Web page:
This month I attended a discussion on the effects of the North American Free Trade Agreement (NAFTA) at a workshop with the USDA Economic Research Service in Washington DC. Today it appears that the U.S. and Mexico may be approaching a revised trade deal. Although much of the political conversation regarding NAFTA focuses on loss of jobs and income in industries with high levels of imports from Mexico and Canada, free trade agreements can also benefit exporting industries, consumers, and industries along the supply chains of imported goods. As a case study, Gary Williams (Texas A&M University) spoke at the workshop about the economic benefits of U.S. imports of Hass Avocados from Mexico. While protectionist trade policies may preserve domestic jobs in the short run in industries where neighboring countries have a comparative advantage, these policies can also prevent expansion and growth of industries and jobs in the supply chains of imported goods.
Joe Janzen spoke recently on Montana Ag Live about the administration’s goals in renegotiating NAFTA, the potential risks, and the expected losses to U.S. agricultural producers that export to Mexico. The U.S. administration’s primary objective is to reduce the United States’ trade deficit. The U.S. imports a greater value of goods from Canada and Mexico than it exports, and the administration would like to reduce (or even reverse) that imbalance. A 2016 study finds evidence that wages decreased after NAFTA was implemented in industries that compete with Mexican imports and in locations with high concentrations of these industries. However, every renegotiation requires some give and take from each party. The United States has a trade surplus with Mexico and Canada in agricultural goods, so U.S. agricultural producers are not expected to benefit from renegotiations.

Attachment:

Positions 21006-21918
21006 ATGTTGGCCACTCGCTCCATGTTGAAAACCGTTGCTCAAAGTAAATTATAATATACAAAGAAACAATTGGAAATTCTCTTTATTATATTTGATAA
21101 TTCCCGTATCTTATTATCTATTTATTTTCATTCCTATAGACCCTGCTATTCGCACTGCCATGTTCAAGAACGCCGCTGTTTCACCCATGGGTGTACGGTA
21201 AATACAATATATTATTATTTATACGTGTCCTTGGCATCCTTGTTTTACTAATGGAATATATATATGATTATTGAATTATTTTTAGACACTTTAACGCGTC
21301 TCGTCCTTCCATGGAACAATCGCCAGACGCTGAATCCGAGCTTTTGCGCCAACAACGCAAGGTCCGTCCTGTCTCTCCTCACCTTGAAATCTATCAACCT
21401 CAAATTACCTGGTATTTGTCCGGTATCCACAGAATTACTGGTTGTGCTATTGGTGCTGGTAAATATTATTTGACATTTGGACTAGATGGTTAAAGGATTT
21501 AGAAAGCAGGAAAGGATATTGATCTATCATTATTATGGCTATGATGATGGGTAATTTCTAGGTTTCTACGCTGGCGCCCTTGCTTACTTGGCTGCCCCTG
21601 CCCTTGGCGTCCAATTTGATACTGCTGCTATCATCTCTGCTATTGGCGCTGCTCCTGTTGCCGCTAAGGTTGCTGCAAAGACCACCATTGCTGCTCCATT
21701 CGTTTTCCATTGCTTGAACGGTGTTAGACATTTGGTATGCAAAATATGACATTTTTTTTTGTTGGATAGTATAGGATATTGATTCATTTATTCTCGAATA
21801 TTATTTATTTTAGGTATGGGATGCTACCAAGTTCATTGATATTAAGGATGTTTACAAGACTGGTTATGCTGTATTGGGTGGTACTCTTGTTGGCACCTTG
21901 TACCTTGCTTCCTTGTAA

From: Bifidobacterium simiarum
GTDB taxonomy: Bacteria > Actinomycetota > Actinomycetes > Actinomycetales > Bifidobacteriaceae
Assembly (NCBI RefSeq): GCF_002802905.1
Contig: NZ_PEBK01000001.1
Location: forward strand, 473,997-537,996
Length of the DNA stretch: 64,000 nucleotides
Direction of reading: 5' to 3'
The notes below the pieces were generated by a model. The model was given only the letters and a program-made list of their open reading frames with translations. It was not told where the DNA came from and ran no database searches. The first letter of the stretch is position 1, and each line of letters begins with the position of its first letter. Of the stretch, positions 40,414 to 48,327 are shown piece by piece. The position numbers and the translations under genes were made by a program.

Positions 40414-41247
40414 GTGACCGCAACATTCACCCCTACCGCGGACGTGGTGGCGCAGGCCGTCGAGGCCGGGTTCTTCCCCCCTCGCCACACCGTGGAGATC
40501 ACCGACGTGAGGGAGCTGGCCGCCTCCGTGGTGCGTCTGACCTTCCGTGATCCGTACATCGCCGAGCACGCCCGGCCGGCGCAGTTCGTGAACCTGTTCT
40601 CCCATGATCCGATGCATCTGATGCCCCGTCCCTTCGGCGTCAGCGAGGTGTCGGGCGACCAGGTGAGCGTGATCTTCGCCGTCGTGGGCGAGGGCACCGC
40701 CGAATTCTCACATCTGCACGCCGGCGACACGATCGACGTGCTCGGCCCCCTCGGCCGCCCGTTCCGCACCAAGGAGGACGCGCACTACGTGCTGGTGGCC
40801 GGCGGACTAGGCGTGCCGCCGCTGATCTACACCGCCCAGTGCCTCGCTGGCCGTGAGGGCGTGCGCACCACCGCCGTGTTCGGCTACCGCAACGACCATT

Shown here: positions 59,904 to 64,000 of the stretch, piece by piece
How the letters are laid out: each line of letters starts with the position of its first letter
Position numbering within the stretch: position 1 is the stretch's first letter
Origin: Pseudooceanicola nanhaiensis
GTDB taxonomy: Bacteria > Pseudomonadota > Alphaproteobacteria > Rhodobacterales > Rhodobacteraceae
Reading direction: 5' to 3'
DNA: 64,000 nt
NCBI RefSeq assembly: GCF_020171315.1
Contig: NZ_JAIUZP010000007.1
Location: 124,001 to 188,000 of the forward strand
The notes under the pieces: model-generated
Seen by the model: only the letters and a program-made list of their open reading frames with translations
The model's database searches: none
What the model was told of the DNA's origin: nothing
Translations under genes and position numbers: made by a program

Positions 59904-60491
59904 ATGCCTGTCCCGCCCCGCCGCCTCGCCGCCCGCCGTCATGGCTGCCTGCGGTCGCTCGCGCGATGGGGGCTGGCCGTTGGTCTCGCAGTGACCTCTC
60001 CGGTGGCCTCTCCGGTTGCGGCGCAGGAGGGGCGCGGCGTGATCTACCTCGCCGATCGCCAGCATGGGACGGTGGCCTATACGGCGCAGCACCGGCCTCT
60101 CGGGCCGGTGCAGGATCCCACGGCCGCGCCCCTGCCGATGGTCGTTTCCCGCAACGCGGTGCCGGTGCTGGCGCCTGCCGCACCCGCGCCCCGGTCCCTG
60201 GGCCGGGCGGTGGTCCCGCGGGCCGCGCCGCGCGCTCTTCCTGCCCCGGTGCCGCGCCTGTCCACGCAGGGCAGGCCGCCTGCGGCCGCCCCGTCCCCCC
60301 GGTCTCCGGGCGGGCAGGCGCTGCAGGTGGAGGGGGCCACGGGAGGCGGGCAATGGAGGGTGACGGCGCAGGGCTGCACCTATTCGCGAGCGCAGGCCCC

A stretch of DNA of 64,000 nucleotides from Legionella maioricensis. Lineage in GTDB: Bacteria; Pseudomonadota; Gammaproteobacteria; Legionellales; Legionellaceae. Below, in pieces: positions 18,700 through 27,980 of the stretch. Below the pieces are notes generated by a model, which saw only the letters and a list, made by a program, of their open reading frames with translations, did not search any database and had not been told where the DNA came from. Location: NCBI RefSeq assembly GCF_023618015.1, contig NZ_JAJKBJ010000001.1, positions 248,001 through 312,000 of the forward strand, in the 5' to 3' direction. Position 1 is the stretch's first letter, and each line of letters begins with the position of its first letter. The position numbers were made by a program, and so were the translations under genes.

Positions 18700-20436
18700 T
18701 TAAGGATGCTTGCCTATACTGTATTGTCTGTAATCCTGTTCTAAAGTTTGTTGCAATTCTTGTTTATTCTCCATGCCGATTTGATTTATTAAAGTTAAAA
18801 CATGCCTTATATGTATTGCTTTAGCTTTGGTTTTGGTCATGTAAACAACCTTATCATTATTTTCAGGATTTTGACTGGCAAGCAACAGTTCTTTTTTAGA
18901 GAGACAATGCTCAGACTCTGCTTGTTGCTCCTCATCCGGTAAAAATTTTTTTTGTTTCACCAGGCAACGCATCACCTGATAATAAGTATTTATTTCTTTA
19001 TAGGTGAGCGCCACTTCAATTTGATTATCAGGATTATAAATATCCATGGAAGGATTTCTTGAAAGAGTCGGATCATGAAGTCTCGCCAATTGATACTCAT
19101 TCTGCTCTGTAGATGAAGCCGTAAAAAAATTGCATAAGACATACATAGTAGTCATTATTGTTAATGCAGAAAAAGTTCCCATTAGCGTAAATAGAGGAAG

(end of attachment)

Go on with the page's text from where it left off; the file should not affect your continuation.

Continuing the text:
While it is typically understood that net exporters have much to lose in trade renegotiations, discussions rarely account for the benefits of imports to consumers and producers in the supply chains of imported goods. Increased imports generate economic profits through activities such as border and inspection services, transport, wholesale and retail trade, marketing, infrastructure, and value-added processing. Take Williams’ example of avocado imports. Import value of avocados increased 359 percent between 2010 and 2017, primarily driven by an outward shift in demand. Mexico is currently the primary supplier of avocados to U.S. markets. This trade imbalance benefits not only Mexican producers and U.S. consumers, but also workers and industries along the supply chain. Williams and his coauthors find that every dollar of avocado imports from Mexico in 2015 generated $1.41 in U.S. GDP, and for every US$1 million of avocado imports 12.3 U.S. jobs were created along the supply chain.
Trade negotiations are delicate. Protectionist policies may benefit workers in industries that compete with Mexican or Canadian imports, but protectionist policies can also increase consumer prices and hinder employment growth and expansion of industries along the supply chains of imported goods. Discussion of trade negotiations should account for all impacted players—though in practice this is very difficult since every transaction has many indirect effects.